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Celebrating 50 Years of LFQ

50th Anniversary Editorial Letter, Elsie Walker, Literature Film Quarterly

I first discovered Literature/Film Quarterly (LFQ) at the library of Auckland University (New Zealand) in 1996. I was studying two wildly different adaptations of King Lear: the British, existentialist, jagged film directed by Peter Brook in 1971, and the Japanese, epic, painterly film directed by Akira Kurosawa in 1985. I suppose I was looking for “answers” on the mysteries of both these adaptations, but instead I found many ways to understand them in the pages of LFQ. Like most graduate students, I realized that I was joining a long conversation that began long before I even existed. I was as humbled as I was excited.

In 2000, I published my first article with LFQ and that set me on a new, more certain path. Little did I know that a few years later I would apply for just one job in America, solely because editing LFQ was mentioned in the job description. This is how LFQ quite literally changed the direction of my life. Twenty years later, I look back with gratitude on what LFQ has allowed me to do: in editing this journal, I’m in a position to honor those founding editors (Jim Welsh and Tom Erskine) who put faith in my work when I had the least confidence in it. Jim and Tom have joined the dearly departed, but I salute their legacy by paying it forward.

This very special issue honors a tradition that Jim and Tom began: publishing the work of well-established trail-blazers alongside up-and-coming scholars. My Associate Editor Ryan Conrath and I both believe in the importance of this balance. We therefore include the exceptional work of two undergraduate students—a study of anime adaptations of manga by Robin Laning, and a creatively imagined “case file” for a deceased character from Watchmen by Cailen Fienemann. Along with featuring these innovative students’ writings, Ryan and I decided to open up this issue’s contents by including several videos essays. There are two informal presentations on LFQ’s history by Ryan and me. We proudly include a third retrospective video essay by Julie Grossman, which is her a response to an article from our archives: Laurence Raw’s “Shakespeare, Performance, and the Psychology of Adaptation in George Cukor's A Double Life (1947).” Laurence Raw passed away just a few years ago. He was a great editorial board member of LFQ for many years, and we feel the significance of his work as an ongoing presence in the world, especially through Grossman’s exciting revelations about where it can lead us.1 Rounding out this issue, we have three superb articles by leaders in the field, two of which are responding to other articles from our archives: John Alberti and Amanda Konkle explore the new queer resonances of James Brunton’s analysis of Carol (Todd Haynes, 2015), and Allen H. Redmon writes movingly about the ongoing significance of R. Thomas Simone’s article about Kurosawa’s Ikiru and Tolstoy’s The Death of Ivan Ilych.2 The final article is by a long-time hero of LFQ: Tom Leitch. With deceptive playfulness and characteristic precision, Leitch rethinks concepts from Roland Barthes’s “From Work to Text” in relation to adaptations of Little Women. He shows that even the most revered or “standard” theoretical works can be re-understood as part of an ever-widening conversation.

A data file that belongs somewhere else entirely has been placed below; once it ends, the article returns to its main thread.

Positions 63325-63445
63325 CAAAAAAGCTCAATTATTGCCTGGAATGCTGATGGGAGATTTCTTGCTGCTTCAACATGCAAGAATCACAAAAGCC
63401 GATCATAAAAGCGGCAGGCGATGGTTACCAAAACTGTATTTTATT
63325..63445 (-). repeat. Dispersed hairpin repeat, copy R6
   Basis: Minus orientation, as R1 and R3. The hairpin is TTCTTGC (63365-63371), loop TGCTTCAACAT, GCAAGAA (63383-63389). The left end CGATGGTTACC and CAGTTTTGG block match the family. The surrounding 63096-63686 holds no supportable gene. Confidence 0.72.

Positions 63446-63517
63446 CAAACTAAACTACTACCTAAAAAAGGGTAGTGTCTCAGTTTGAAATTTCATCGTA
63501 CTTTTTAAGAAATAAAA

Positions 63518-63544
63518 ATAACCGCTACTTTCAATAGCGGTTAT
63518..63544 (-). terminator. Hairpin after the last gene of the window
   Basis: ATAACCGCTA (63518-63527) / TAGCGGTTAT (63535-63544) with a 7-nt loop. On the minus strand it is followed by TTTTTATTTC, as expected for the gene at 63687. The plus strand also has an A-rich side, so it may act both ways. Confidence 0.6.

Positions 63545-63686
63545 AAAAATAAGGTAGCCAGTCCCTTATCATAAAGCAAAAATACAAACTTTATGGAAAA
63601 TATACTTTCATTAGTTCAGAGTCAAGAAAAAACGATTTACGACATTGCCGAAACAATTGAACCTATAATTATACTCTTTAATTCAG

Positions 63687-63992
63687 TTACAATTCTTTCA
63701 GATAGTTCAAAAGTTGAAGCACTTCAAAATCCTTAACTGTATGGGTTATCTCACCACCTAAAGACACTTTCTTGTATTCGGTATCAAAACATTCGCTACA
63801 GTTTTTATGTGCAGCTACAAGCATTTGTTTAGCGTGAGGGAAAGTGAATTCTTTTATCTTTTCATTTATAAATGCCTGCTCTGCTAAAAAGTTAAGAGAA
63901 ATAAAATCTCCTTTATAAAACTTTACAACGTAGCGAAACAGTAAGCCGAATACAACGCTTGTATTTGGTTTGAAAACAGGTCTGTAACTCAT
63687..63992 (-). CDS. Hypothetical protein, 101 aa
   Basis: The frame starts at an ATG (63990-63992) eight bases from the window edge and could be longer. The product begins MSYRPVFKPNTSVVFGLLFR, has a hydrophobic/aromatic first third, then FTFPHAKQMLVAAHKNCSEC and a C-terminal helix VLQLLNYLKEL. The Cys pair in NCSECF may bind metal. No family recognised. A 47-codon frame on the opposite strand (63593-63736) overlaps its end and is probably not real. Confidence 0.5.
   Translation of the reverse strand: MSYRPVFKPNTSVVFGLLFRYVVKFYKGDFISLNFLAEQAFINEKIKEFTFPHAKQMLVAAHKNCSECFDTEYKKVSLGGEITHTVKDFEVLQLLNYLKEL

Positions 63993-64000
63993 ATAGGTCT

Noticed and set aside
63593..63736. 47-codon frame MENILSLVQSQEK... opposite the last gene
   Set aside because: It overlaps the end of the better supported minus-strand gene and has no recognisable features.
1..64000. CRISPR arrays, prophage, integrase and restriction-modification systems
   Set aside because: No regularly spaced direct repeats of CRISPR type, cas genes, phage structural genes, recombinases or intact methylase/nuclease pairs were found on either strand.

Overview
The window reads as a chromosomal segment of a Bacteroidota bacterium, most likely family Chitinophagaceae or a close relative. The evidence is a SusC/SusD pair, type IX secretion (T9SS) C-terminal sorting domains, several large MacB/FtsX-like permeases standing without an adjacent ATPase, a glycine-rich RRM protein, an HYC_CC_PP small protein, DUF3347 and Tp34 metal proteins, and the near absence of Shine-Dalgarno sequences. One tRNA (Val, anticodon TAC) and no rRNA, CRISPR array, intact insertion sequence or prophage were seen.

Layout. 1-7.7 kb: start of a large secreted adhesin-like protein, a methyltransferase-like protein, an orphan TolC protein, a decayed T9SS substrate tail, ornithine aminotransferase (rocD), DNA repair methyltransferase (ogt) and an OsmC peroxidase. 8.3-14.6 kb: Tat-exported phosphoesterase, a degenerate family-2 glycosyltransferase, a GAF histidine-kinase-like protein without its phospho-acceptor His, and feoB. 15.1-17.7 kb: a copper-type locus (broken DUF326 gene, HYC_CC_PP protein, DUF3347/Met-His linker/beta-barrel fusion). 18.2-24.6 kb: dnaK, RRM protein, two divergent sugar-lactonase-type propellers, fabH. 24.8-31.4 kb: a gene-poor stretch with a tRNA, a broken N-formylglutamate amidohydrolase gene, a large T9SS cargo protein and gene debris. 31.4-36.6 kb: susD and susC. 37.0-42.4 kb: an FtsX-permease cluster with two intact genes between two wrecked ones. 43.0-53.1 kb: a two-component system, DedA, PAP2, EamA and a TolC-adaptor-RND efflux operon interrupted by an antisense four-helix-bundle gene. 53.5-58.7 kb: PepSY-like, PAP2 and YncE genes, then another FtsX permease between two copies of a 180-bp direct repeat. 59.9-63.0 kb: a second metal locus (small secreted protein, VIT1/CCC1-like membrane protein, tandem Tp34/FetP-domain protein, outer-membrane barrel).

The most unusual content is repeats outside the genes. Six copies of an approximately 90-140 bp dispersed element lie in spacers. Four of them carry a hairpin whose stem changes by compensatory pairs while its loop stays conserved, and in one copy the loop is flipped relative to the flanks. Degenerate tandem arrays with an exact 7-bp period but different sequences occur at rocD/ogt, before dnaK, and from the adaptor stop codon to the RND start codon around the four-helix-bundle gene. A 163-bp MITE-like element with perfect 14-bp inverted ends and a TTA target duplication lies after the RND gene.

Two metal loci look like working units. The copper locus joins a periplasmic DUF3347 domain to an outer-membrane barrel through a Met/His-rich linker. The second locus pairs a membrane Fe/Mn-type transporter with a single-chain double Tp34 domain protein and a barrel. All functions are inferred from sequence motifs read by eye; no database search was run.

Thanks to our authors and editorial board members, LFQ has endured through turbulent times. We had an impressive run as a print publication, but continuing that tradition was not financially feasible. We are proud to have joined the online open access movement as of 2017. The printed journal held subscriptions in over 30 countries, but now we reach new audiences everywhere by being free and web-based. Thousands of people visit our pages every month and we take joy in all those unseen presences who make the job so meaningful. To anyone reading this particular page, thank you for supporting LFQ. This journal has made my life bigger, not only in my particular professional trajectory, but in the ways I understand so many texts, films, and unending dialogues around them. I hope you find something in our contents that makes life bigger for you too.   


1  Please note that this article by Raw is archived within the JSTOR Arts and Sciences database, along with all LFQ contents up to the last three years. We are very grateful for the contract with JSTOR that makes it possible for us to share our archives so easily in libraries around the world. All our online content (since we became a web publication in April 2017) is available through our current website: https://lfq.salisbury.edu/.

2  Both of these articles are versions of presentations at the plenary session celebrating “LFQ at 50” for the Literature/Film Association (LFA) conference in New Orleans, LA last October. I am grateful to the LFA conference organizers and association members who celebrated this milestone with us so generously.

Works Cited

Brunton, James. “Representing Queer Identity After Same-Sex Marriage: Biopolitical Revisionism in Todd Haynes’ Carol.” Literature/Film Quarterly48.3 (2020), https://lfq.salisbury.edu/_issues/48_3/representing_queer_identity_after_same_sex_marriage_todd_haynes.html

Simone, R. Thomas. “The Mythos of ‘The Sickness unto Death’: Kurosawa’s Ikiru and Tolstoy’s The Death of Ivan Ilych,” Literature/Film Quarterly 3:1 (1975), 2-12.

Raw, Laurence. “Shakespeare, Performance, and the Psychology of Adaptation in George Cukor’s A Double Life (1947),” Literature/Film Quarterly 44:1 (2016), 48-59.

Walker, Elsie. “Pop Goes the Shakespeare: Baz Luhrmann’s William Shakespeare’s Romeo + Juliet,” Literature/Film Quarterly 28:2 (2000), 132-139.